Galveston, Texas – The Galveston County Health District has announced that Galveston beaches are safe and clear, just in time for the holiday weekend. The announcement follows concerns around the presence of a flesh-eating bacteria in the beach water.

After two cases of infection of Vibrio, often referred as “the flesh-eating bacteria”, recently reported in Texas, residents and beach-goers were concerned about their safety and the conditions of the water. The Galveston County Health District (GCHD) announced that all 52 beaches are regularly tested and that since Saturday, June 26, lab results have shown that water is safe for swimming.

The biggest beach in Galveston is East Beach and it’s famous for beach parties as well as pretty amazing wildlife photo ops

An official news release by the GCHD stated that the bacteria they test for is called enterococcus, which is common in flood water and rises after heavy rains.

When samples show levels of the bacteria above the Environmental Protection Agency (EPA) standards, advisories are issued to the respective beaches, though they are not closed. The announcement fulfills the function of letting the public know about the conditions of the beach, so they can take the decision themselves to whether or not go into the water.

It is unlikely to develop an infection from Vibrio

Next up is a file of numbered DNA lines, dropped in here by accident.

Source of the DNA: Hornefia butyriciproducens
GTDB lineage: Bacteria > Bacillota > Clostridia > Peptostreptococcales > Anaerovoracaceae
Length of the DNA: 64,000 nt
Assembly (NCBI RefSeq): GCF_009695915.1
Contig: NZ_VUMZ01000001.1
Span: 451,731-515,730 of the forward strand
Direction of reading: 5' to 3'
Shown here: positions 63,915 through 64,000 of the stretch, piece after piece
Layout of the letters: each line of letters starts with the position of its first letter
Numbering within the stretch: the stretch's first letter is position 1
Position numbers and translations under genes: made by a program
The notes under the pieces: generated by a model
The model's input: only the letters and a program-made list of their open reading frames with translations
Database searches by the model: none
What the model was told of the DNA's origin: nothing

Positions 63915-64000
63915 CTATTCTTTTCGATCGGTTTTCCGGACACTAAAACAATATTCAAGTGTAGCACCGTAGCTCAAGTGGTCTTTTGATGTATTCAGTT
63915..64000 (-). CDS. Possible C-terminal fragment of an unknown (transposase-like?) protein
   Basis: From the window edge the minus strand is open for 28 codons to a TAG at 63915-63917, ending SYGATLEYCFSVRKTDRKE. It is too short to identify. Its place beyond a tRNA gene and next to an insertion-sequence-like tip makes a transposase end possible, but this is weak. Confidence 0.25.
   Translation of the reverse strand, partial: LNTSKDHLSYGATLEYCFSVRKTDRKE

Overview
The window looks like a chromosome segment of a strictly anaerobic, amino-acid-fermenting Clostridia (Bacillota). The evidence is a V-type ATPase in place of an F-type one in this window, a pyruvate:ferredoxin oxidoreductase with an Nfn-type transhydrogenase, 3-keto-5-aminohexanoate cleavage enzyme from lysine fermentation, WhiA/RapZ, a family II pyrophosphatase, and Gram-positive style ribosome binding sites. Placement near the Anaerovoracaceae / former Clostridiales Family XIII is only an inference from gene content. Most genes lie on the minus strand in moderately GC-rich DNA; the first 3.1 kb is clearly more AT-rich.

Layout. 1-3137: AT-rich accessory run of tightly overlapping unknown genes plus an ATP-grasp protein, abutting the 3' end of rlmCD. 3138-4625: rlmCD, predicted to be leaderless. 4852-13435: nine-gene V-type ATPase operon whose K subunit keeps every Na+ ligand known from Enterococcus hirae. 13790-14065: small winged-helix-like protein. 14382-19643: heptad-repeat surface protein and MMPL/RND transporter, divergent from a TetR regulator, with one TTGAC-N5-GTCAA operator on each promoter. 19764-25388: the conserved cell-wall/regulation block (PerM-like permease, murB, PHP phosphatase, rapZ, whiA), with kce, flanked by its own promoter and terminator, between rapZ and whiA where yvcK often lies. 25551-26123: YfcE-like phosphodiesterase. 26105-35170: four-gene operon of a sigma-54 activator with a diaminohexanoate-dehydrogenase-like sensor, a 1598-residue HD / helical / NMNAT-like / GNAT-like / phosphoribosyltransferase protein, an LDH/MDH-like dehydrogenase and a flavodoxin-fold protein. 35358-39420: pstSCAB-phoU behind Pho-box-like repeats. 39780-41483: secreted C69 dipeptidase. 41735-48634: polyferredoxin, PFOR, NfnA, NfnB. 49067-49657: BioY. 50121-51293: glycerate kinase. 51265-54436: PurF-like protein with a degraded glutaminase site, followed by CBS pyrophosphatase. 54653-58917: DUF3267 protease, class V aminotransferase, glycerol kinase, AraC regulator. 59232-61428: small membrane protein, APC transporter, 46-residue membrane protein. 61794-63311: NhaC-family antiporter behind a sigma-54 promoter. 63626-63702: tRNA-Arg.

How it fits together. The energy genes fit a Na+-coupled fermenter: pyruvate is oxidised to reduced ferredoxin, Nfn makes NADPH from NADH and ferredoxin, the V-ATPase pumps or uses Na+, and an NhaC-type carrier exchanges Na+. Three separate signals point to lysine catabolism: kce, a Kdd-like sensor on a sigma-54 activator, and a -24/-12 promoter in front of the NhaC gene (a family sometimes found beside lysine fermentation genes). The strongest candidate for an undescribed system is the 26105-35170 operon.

According to the GCHD statement, Vibrio is commonly present in warm salt and brackish water almost anywhere. However, a spike in the levels occurs only in certain conditions, and it is statistically improbable to develop severe infections -about 0.00002%-. On those cases, persons with weak immune systems and open wounds are almost always the ones involved. They are more susceptible because the bacteria can enter the body through the wound, or, since it can be easily ingested, it can generate problems for the person that way. But something as serious as an amputated leg is a highly rare case.

Scott Packard, a spokesman for the health agency, said that the presence of the bacteria is very common and that most people have been exposed to it without even knowing. “If you’ve ever been to the Gulf of Mexico, or either coast of the United States, you’ve probably been exposed to this bacteria, and you probably didn’t have a negative reaction,” the official stated, according to Texas Public Radio.

The health agency also let know the public that there has not been a trend of increased Vibrio infections in Galveston County, and that, on the contrary, cases have been decreasing in recent years.

The GCHD gives the public different advises

The GCHD recommends people with open sores or wounds or a weak immune system -whatever the reasons are- to stay away from untreated water, such as oceans, lakes or rivers. Also, for those who accidentally cut themselves while in the untreated water, the agency advises to get immediately out of the water, rinse the wound and clean it. If redness or swelling is observed, the person should urgently see a doctor.

Source: Galveston County Health District